Art: Maxim's Mission

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Maxim Karolik, 69, the opera tenor from Petrograd who emigrated to the U.S., married a proper Bostonian millionairess and became the most conspicuous collector of 19th century American art, divides most of his time these days between his late wife's summer mansion in Newport and the Ritz in Boston. At the Ritz he usually lunches alone, but every few bites he springs across the room to greet in heavily accented English some acquaintance at another table. In Newport his batonlike index finger waves to the accompaniment of an avalanche of talk, which is usually about Maxim Karolik. In both places he is like a character out of an old Russian novel—a tall, exuberant figure with a penchant for astrakhan-collared coats or pea jackets with mink collars and cuffs. "In Newport,'' he says in a typical Karolik maxim, "I am prominent. In Boston, I am important."

What Didn't Exist. He is indeed important in Boston, and he began being so in 1928, when he flabbergasted Beacon Hill by marrying the rich (in shipping) and prominent Martha Codman. Among the things the two had in common was an admiration for the Codman heirlooms, mostly Early American furniture. The furniture led Karolik to a taste for American art of the 19th century—a period that, except for its folk art, other collectors were studiously ignoring.

The Boston Museum of Fine Arts also had a taste for such things, and the Karo-liks and the museum soon formed one of the most remarkable partnerships in the history of art collecting. If the museum would accept them. Karolik said, he would find, buy and donate works of the neglected period. As Critic Brian O'Doherty has noted, "Mr. Karolik must have been the first collector anywhere to offer a museum a collection that didn't exist and who then went out and got it."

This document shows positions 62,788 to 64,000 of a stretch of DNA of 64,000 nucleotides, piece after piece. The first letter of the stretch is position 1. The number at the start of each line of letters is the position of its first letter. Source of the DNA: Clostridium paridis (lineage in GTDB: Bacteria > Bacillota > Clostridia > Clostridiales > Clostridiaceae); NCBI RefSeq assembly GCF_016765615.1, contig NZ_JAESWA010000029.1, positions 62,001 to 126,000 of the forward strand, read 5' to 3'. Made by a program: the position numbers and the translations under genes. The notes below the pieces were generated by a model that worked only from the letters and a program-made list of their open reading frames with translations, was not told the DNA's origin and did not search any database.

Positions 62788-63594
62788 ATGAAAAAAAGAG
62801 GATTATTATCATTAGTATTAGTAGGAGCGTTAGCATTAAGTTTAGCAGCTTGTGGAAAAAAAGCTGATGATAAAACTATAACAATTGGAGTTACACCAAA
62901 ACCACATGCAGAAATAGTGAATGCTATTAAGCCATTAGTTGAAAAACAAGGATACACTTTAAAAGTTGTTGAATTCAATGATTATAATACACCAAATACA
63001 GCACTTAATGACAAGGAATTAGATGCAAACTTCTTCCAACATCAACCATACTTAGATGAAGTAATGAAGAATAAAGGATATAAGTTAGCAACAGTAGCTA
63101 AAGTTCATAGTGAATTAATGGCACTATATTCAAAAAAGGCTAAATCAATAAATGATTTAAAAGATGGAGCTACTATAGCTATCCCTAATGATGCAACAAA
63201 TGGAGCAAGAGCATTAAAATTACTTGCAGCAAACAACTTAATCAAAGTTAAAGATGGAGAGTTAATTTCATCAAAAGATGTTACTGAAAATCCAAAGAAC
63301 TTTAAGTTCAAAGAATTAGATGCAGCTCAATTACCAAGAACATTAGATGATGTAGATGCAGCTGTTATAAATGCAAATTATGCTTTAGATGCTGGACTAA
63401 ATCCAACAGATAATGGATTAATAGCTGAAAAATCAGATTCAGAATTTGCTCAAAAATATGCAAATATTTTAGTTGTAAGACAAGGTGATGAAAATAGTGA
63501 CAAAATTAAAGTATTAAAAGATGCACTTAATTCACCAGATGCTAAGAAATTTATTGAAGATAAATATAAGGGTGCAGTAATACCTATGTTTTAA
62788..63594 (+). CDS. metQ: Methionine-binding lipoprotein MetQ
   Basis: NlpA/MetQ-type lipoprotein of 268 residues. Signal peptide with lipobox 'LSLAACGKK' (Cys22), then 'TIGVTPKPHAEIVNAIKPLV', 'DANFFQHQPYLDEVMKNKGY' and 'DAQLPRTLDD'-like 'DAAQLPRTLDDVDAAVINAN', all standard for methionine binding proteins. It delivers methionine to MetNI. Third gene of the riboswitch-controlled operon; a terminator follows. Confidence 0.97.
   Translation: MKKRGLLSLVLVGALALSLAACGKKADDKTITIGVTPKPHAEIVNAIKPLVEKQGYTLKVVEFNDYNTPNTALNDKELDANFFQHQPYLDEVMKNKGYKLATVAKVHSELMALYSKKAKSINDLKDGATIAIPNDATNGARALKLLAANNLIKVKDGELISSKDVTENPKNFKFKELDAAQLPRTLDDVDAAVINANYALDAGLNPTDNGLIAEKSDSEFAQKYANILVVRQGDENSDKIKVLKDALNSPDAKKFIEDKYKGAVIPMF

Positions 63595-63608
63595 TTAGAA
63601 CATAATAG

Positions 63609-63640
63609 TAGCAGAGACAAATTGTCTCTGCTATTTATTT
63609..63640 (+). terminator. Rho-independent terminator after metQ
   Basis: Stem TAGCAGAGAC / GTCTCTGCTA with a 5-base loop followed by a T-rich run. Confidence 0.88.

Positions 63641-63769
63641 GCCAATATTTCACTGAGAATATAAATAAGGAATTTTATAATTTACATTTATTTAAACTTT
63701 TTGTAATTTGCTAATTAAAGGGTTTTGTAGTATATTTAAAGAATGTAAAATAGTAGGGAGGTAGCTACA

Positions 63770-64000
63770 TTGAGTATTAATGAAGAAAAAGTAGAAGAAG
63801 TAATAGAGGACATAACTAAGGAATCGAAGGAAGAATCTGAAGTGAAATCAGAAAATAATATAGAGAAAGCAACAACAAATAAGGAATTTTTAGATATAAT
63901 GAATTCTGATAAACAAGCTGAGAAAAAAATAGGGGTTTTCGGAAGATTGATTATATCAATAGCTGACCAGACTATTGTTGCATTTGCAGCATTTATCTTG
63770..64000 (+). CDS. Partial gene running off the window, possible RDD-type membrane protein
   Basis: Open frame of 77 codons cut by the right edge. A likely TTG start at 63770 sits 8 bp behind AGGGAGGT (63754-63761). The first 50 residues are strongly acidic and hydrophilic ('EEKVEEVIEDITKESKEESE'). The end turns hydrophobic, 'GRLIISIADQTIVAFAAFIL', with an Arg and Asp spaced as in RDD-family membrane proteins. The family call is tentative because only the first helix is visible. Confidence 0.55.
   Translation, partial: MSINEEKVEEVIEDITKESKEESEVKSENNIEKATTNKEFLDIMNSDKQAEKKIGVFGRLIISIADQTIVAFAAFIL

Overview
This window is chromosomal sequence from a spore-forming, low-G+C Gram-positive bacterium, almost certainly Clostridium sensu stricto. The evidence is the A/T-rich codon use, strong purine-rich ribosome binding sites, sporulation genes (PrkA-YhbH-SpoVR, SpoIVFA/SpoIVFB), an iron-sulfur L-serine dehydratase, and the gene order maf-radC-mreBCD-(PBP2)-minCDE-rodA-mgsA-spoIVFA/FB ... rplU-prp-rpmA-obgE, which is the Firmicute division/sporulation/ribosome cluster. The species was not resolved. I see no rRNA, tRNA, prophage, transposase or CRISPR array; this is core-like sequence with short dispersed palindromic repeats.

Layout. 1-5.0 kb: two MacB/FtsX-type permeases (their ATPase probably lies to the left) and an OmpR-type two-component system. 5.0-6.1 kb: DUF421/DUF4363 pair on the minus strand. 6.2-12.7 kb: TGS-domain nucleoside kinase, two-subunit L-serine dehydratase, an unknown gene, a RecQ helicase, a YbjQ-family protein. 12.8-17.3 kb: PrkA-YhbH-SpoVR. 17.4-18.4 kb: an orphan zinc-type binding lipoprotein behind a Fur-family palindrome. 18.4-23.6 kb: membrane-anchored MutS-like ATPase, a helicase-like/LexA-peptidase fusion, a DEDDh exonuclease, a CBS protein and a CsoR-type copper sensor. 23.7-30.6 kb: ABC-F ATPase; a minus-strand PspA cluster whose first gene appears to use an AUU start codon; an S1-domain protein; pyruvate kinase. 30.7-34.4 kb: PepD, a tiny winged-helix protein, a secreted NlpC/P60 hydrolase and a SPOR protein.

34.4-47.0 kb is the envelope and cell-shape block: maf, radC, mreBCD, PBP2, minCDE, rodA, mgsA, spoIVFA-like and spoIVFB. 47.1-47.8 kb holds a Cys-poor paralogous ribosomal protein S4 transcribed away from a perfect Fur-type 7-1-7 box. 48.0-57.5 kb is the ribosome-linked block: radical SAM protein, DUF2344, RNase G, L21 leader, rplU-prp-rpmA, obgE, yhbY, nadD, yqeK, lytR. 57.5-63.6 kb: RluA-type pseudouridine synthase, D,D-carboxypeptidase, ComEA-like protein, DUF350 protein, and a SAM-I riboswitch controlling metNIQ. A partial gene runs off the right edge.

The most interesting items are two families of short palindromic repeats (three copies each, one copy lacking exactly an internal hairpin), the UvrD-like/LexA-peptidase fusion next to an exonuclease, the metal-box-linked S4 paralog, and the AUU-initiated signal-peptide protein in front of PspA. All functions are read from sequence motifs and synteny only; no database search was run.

Actually there are three collections—one predominantly of furniture, which went on display in the museum in 1941; another of American oils painted between 1815 and 1865, which was put on exhibition in 1951; and the third of watercolors, prints and drawings, which was on view last week, ending Karolik's 28-year mission. The 3,000 items in the show, all dating from 1800 to 1875, form the most appealing of the collections (see color}. Good or bad, naive or sophisticated, these sketches and paintings reported the youth of the country with far more freshness than the century's more formal oils.

What Was Neglected. Some of the artists studied in Europe, but the show as a whole has a made-in-U.S.A. quality. The artists recorded cozy villages and awesome mountains, bustling ports and empty plains, the nation at peace and at war with itself. Their brushes could catch a moment in the life of a town, as in L. J. Cranstone's Street, or impose upon an ordinary scene a kind of theatrical grandeur, as in A. Z. Shindler's Cemetery. One English visitor observed that "the country seemed to swarm with painters," and as the artists headed West in search of new wonders, another commentator said that he "doubted if the brush had "ever followed so hard on the rifle."

All this, as the museum's Director Perry Rathbone says, is part of the "neglected treasure of our own country." And had it not been for the voluble former Russian who took up the cause, decades might have passed before others began to realize that there was one.